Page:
The Power in Speaking Up Together

Renee Patrick

Author: Lace Thornberg | Published: June 14, 2022 | Category: In the News 

Anyone who cares about climate change, biodiversity loss and other environmental issues will at times feel overwhelmed. When you feel like you are shouting into the wind, it can be reassuring to know that you are not alone. In your community, in your state, across the country, and around the world, many people care just as deeply about these issues as you do. 

We know this thanks to the people who are willing to join conservation organizations like ONDA, write letters to the editor, testify before Congress, and share their stories publicly in various ways. 

Sharing your environmental concerns and values publicly involves some vulnerability for everyone, but, for some of us, putting ourselves out there as conservationists also comes mixed with an extra layer of identity politics to overcome. 

As Emmeline Wang describes, in Tread Lightly, “If preserving the lands we love is of the utmost importance, staying silent and working as individuals is not an option. There are a multitude of systemic injustices, acts of violence and events that engender fear inside me as an Asian-American woman, but if stewardship stands at the forefront of immediate priorities, it’s time to stand up.”

This month, as we celebrate Pride and Juneteenth, we want to focus on sharing some inspiring stories about and by LGBTQIA+ and Black environmentalists who are working hard to see that the natural world is protected and preserved and can be enjoyed by everyone.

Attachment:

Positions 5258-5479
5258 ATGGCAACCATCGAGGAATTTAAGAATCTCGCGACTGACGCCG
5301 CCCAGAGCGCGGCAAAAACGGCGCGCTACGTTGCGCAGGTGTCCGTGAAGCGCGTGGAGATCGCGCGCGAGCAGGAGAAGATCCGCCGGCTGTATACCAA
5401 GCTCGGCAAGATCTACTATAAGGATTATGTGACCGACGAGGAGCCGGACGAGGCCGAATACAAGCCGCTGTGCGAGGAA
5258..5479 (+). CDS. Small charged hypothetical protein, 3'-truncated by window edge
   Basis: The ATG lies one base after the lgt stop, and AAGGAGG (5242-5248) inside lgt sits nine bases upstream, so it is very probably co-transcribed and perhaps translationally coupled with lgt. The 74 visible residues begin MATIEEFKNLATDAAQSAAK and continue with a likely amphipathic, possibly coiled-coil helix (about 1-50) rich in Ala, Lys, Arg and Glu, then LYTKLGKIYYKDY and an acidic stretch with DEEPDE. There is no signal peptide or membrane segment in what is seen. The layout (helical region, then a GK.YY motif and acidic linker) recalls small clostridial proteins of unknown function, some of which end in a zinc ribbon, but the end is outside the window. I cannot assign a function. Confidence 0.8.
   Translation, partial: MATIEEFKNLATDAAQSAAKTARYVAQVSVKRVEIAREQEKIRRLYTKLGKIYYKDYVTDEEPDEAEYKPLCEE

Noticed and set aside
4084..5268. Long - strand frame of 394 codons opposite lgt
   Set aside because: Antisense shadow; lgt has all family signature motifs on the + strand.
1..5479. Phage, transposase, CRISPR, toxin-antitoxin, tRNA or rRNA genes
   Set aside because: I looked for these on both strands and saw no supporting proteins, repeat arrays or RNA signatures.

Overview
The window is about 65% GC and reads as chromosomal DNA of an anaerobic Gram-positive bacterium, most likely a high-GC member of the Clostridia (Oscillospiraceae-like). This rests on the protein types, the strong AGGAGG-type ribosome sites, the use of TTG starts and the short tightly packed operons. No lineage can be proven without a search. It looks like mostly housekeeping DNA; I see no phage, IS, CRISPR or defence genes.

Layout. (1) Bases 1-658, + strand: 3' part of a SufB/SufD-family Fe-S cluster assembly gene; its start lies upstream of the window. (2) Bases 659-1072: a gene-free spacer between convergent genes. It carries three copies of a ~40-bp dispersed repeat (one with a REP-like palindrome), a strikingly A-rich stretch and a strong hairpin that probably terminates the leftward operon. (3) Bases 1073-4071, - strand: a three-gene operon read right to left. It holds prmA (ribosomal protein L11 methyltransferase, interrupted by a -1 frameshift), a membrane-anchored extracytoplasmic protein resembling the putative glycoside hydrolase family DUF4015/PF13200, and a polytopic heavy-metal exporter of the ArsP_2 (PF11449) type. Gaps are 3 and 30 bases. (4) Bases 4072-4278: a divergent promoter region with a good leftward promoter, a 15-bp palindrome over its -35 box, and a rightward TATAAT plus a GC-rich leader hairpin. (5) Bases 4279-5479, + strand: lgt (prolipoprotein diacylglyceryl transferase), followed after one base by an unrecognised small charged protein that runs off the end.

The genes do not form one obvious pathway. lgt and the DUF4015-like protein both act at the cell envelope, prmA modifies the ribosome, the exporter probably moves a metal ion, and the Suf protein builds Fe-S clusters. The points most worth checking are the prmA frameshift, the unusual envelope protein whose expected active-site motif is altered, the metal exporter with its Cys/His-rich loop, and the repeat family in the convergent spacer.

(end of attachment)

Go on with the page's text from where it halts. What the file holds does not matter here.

Articles

Videos

Books

We hope the commitment, bravery, joy and perseverance reflected in these stories inspires you to be a strong advocate for the desert public lands you love.

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Spring Basin Wilderness

Spring Basin Wilderness

Spring Basin Wilderness

With 10,000 acres of undulating terrain, secluded canyons and spectacular vantages of the John Day Country, Spring Basin is magnificent to explore This public treasure, forever protected as Wilderness, offers a profusion of desert wildflowers in the spring and year-round recreational opportunities for hikers, horseback

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Durlin Hicock, Alice Elshoff Award winner

Durlin Hicock, Alice Elshoff Award winner

“Protecting public land is part of my spiritual being. It’s central to my identity to be in wilderness and to see it protected.” Durlin is proud to protect public lands for future generations, saying, “The highlight of my childhood was our family’s weekend outdoor trips. I look forward to my grandchildren having similar experiences outside in their lifetimes, and it wouldn’t be possible without ONDA.”

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Jane Heisler, Sage Sustainers Member

Jane Heisler, Sage Sustainers Member

I love to travel and I love the desert! Supporting ONDA monthly allows me to hit the road without forgetting Oregon’s high desert—even when I’m not there.